With regard to the facebook debate, I agree that whilst at work, being paid to work, that is what you should be getting on with. It's a simple contract - your employer gives you money, and in return you give them your time. However, I see no reason why employees should be restricted from using certain networking sites during breaks and lunch hours.
...this must be the comments section with the highest number of anonymous posts I've seen in a while. I wonder why... :O)
breaks and lunch hours
" I see no reason why employees should be restricted from using certain networking sites during breaks and lunch hours."
Apart from the 'Security' word, of course. Depending on the particular industry you're in. Which seems to have completely escaped the TUC.
Time tunnel to the 70s
I see there seems to be a few people here who class their wages as appearence money.
Firstly Mike I assume that you are unemployed (if you are not then you deserve to be), sure why not run a warez site from work while you are at it !
As a network analyst I can assure you that if I had my way Bebo and youtube would be banned, everyday we get complaints from remote offices complaining that their network is slow and people can't get doing what theyre paid to do.
Every time we check the usage we find bebo and youtube as the main offenders (except for one scottish site where it ws limewire).
However we are not alowed to block sites incase we are accused of censorship, even though it prevents the responsible humans from doing their jobs.
On top of that I am tiref of dealing with peoples complaints that their home banking dosn't work through out proxies. Thats easy to solve, do you home banking from home you shiftless wastes of space.
Just because I can...
I've been masturbating all day over porno websites and getting paid to do it.
My Civil Service boss hasn't a clue what I do and is more than happy for me to "work from home".
Thank goodness I also get free eye tests & glasses :o)
WHAT'S ALL THIS THEN?
ALRIGHT YOU LAGGARDS! STOP ALL THIS COMMENTING AND GET BACK TO WORK! PUT YOUR BACK INTO IT MAN! (!Crack!)
Err lets be honest about this shall we?
How many staff in IT departments actually practice what we preach?
Naming no names but the company I am err associated with has and Unrestricted Internet group that the entire IT department and most of the board members are in.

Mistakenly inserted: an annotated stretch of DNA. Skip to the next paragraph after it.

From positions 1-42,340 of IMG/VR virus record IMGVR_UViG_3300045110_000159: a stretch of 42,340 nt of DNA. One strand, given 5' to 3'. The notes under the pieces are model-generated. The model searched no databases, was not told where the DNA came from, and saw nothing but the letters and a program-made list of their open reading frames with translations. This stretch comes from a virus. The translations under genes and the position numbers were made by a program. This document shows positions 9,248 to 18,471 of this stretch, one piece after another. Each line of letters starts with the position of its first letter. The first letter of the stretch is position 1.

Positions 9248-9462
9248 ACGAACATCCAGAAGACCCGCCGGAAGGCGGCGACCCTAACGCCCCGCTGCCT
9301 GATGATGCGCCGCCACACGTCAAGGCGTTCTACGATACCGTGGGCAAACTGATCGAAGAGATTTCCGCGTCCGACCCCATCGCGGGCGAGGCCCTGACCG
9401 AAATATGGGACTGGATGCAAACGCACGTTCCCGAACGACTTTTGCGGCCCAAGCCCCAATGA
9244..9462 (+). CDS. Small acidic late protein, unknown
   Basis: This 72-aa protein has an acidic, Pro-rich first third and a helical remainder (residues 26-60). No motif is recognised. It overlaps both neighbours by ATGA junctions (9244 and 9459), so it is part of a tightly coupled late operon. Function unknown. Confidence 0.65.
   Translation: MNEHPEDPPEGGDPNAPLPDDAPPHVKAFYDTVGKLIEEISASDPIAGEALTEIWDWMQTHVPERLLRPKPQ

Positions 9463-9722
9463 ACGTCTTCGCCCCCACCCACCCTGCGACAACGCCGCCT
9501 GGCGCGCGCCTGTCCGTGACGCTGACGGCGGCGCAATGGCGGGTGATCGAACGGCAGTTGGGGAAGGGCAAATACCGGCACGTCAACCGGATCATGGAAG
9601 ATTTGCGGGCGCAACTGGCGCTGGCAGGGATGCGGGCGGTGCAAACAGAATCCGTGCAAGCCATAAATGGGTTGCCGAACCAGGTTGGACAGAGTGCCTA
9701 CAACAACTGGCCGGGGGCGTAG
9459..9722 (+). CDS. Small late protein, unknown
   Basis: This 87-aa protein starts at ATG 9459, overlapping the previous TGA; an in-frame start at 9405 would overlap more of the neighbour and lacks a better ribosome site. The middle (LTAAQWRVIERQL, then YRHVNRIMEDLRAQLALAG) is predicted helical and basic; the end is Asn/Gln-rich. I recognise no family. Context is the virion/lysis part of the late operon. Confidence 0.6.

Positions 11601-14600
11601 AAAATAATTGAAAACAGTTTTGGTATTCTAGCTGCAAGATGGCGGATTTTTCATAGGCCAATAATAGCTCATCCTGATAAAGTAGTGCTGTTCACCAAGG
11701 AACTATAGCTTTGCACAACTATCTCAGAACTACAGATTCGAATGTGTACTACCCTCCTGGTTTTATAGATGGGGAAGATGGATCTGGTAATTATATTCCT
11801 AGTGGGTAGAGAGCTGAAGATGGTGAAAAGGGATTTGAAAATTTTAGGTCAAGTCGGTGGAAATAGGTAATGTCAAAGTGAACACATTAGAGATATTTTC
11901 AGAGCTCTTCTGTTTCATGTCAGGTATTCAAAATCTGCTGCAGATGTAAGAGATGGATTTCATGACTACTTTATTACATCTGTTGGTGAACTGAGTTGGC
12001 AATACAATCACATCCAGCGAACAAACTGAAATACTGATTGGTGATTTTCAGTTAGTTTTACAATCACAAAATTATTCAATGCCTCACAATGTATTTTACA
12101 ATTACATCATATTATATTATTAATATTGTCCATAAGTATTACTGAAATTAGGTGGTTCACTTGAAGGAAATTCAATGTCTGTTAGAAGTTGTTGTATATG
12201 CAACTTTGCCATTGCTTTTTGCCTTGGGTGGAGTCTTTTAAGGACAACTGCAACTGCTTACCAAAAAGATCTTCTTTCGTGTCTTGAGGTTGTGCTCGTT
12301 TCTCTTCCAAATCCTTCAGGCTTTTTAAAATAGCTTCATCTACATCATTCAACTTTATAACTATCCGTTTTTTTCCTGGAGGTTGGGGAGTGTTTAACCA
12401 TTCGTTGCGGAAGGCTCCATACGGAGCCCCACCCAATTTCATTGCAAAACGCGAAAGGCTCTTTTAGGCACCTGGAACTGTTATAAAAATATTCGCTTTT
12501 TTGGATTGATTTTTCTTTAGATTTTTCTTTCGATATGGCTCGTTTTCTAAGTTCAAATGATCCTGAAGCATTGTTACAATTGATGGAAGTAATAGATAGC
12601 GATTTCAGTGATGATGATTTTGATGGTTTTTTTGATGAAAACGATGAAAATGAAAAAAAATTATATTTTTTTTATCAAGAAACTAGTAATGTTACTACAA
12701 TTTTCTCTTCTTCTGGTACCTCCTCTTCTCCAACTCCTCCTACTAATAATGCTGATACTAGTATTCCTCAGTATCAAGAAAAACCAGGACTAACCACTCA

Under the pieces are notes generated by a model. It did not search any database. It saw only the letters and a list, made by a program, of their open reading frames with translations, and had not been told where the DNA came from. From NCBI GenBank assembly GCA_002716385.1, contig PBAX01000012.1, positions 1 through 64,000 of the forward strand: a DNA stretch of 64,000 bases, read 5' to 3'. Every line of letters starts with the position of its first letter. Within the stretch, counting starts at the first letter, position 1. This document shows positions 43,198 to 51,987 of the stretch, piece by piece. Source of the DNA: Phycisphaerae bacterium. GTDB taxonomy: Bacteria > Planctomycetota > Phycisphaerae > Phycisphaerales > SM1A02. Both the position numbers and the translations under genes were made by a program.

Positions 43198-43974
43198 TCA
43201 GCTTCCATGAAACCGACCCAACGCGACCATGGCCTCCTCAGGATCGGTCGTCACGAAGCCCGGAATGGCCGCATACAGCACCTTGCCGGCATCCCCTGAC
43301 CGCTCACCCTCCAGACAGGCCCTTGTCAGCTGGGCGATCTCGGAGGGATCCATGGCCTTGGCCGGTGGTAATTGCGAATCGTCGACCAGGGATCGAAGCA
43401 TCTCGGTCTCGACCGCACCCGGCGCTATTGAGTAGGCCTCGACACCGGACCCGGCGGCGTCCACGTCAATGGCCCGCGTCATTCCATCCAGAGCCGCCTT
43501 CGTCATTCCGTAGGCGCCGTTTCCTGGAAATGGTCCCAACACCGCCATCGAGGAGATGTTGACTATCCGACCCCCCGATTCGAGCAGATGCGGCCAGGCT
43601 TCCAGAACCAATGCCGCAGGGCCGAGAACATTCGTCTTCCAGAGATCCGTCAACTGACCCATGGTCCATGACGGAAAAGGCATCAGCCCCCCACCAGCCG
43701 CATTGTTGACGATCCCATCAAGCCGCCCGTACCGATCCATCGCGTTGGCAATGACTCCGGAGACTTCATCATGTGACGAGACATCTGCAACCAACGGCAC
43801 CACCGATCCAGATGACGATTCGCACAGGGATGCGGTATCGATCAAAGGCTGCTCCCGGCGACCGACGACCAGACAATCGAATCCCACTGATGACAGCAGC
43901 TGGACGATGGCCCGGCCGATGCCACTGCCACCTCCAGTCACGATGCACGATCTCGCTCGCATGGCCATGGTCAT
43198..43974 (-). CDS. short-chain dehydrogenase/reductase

Running a SurfControl report as I am want to do from time to time shows most of them are either on Facebook, doing there online betting or a wide variety of other business critical tasks.The plebs get the restricted Internet and regular reports run on them and then a ticking off from there line manager the IT staff and top management get to do what the hell they like and this is company time not breaks and lunches. The IT director on down know all about this and no one cares.
I am not preaching I admit I am myself included in this I would bet most of us here are in a similar situation.
Security and bandwidth
There is a solution to both of these issues, one of which has already been raised by one poster: Having separate, non-work related PCs. These can be kept clean (just run the browsing session under VMWare and wipe it every time someone logs off). No need to worry about viruses or other nastyware. Or even data hygeine - it's all wiped from session to session, so anything that does get on to it won't stay for very long.
Having separate PCs on a different subnet, using different firewall rules (all other machines you can just block from using the internet, period) - means it's easy to also throttle bandwidth. Not that bandwidth should be too much of a problem - if people have to visit a specific PC, they can't pretend to be working (as also said, earlier). If you also only have one internet PC per say, 100 employees, you've already managed to implement a 100:1 contention ratio, with no special configuration needed. :)